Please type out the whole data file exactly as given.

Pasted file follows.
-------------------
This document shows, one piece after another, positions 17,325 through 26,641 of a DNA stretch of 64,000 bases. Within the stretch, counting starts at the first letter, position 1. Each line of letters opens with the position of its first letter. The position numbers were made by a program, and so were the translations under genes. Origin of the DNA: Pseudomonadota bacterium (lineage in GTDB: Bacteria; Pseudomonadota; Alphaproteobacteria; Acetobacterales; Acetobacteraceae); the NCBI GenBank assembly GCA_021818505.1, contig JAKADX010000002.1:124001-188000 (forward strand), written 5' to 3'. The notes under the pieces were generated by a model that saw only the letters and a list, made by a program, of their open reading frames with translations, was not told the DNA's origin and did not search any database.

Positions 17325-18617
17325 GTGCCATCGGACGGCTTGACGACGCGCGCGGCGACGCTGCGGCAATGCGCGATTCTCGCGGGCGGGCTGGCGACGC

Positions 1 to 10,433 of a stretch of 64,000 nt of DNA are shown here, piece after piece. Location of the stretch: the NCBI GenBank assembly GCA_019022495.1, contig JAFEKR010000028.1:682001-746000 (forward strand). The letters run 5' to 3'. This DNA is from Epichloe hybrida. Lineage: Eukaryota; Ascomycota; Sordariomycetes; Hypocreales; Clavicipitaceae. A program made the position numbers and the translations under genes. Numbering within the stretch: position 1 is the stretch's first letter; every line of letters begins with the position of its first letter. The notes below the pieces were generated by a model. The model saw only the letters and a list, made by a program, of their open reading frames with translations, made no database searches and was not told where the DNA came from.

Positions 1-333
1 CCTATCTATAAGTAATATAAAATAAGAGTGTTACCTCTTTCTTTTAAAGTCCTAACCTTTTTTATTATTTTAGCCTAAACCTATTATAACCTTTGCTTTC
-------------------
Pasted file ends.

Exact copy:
This document shows, one piece after another, positions 17,325 through 26,641 of a DNA stretch of 64,000 bases. Within the stretch, counting starts at the first letter, position 1. Each line of letters opens with the position of its first letter. The position numbers were made by a program, and so were the translations under genes. Origin of the DNA: Pseudomonadota bacterium (lineage in GTDB: Bacteria; Pseudomonadota; Alphaproteobacteria; Acetobacterales; Acetobacteraceae); the NCBI GenBank assembly GCA_021818505.1, contig JAKADX010000002.1:124001-188000 (forward strand), written 5' to 3'. The notes under the pieces were generated by a model that saw only the letters and a list, made by a program, of their open reading frames with translations, was not told the DNA's origin and did not search any database.

Positions 17325-18617
17325 GTGCCATCGGACGGCTTGACGACGCGCGCGGCGACGCTGCGGCAATGCGCGATTCTCGCGGGCGGGCTGGCGACGC

Positions 1 to 10,433 of a stretch of 64,000 nt of DNA are shown here, piece after piece. Location of the stretch: the NCBI GenBank assembly GCA_019022495.1, contig JAFEKR010000028.1:682001-746000 (forward strand). The letters run 5' to 3'. This DNA is from Epichloe hybrida. Lineage: Eukaryota; Ascomycota; Sordariomycetes; Hypocreales; Clavicipitaceae. A program made the position numbers and the translations under genes. Numbering within the stretch: position 1 is the stretch's first letter; every line of letters begins with the position of its first letter. The notes below the pieces were generated by a model. The model saw only the letters and a list, made by a program, of their open reading frames with translations, made no database searches and was not told where the DNA came from.

Positions 1-333
1 CCTATCTATAAGTAATATAAAATAAGAGTGTTACCTCTTTCTTTTAAAGTCCTAACCTTTTTTATTATTTTAGCCTAAACCTATTATAACCTTTGCTTTC